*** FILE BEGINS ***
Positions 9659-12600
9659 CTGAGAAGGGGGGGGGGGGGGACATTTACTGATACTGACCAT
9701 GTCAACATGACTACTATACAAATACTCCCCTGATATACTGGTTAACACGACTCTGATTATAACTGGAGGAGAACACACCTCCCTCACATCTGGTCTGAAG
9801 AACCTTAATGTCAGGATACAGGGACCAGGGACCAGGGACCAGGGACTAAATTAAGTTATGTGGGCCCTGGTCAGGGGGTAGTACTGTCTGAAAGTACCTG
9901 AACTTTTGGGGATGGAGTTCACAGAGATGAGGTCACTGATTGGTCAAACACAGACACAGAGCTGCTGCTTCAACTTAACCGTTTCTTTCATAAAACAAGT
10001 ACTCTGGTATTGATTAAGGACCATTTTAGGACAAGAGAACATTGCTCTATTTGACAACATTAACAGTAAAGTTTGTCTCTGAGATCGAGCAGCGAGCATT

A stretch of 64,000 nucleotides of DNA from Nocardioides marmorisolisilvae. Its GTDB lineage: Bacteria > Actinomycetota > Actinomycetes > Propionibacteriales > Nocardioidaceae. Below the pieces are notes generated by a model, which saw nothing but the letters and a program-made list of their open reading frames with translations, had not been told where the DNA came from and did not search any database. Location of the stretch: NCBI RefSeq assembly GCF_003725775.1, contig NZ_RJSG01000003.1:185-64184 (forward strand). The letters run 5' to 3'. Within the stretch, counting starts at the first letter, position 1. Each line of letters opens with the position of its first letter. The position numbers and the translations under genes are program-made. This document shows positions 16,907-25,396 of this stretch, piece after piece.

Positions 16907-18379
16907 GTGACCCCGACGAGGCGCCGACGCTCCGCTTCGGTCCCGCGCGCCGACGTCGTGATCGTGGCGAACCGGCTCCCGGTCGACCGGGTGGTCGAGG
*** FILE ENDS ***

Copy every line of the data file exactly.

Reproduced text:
Positions 9659-12600
9659 CTGAGAAGGGGGGGGGGGGGGACATTTACTGATACTGACCAT
9701 GTCAACATGACTACTATACAAATACTCCCCTGATATACTGGTTAACACGACTCTGATTATAACTGGAGGAGAACACACCTCCCTCACATCTGGTCTGAAG
9801 AACCTTAATGTCAGGATACAGGGACCAGGGACCAGGGACCAGGGACTAAATTAAGTTATGTGGGCCCTGGTCAGGGGGTAGTACTGTCTGAAAGTACCTG
9901 AACTTTTGGGGATGGAGTTCACAGAGATGAGGTCACTGATTGGTCAAACACAGACACAGAGCTGCTGCTTCAACTTAACCGTTTCTTTCATAAAACAAGT
10001 ACTCTGGTATTGATTAAGGACCATTTTAGGACAAGAGAACATTGCTCTATTTGACAACATTAACAGTAAAGTTTGTCTCTGAGATCGAGCAGCGAGCATT

A stretch of 64,000 nucleotides of DNA from Nocardioides marmorisolisilvae. Its GTDB lineage: Bacteria > Actinomycetota > Actinomycetes > Propionibacteriales > Nocardioidaceae. Below the pieces are notes generated by a model, which saw nothing but the letters and a program-made list of their open reading frames with translations, had not been told where the DNA came from and did not search any database. Location of the stretch: NCBI RefSeq assembly GCF_003725775.1, contig NZ_RJSG01000003.1:185-64184 (forward strand). The letters run 5' to 3'. Within the stretch, counting starts at the first letter, position 1. Each line of letters opens with the position of its first letter. The position numbers and the translations under genes are program-made. This document shows positions 16,907-25,396 of this stretch, piece after piece.

Positions 16907-18379
16907 GTGACCCCGACGAGGCGCCGACGCTCCGCTTCGGTCCCGCGCGCCGACGTCGTGATCGTGGCGAACCGGCTCCCGGTCGACCGGGTGGTCGAGG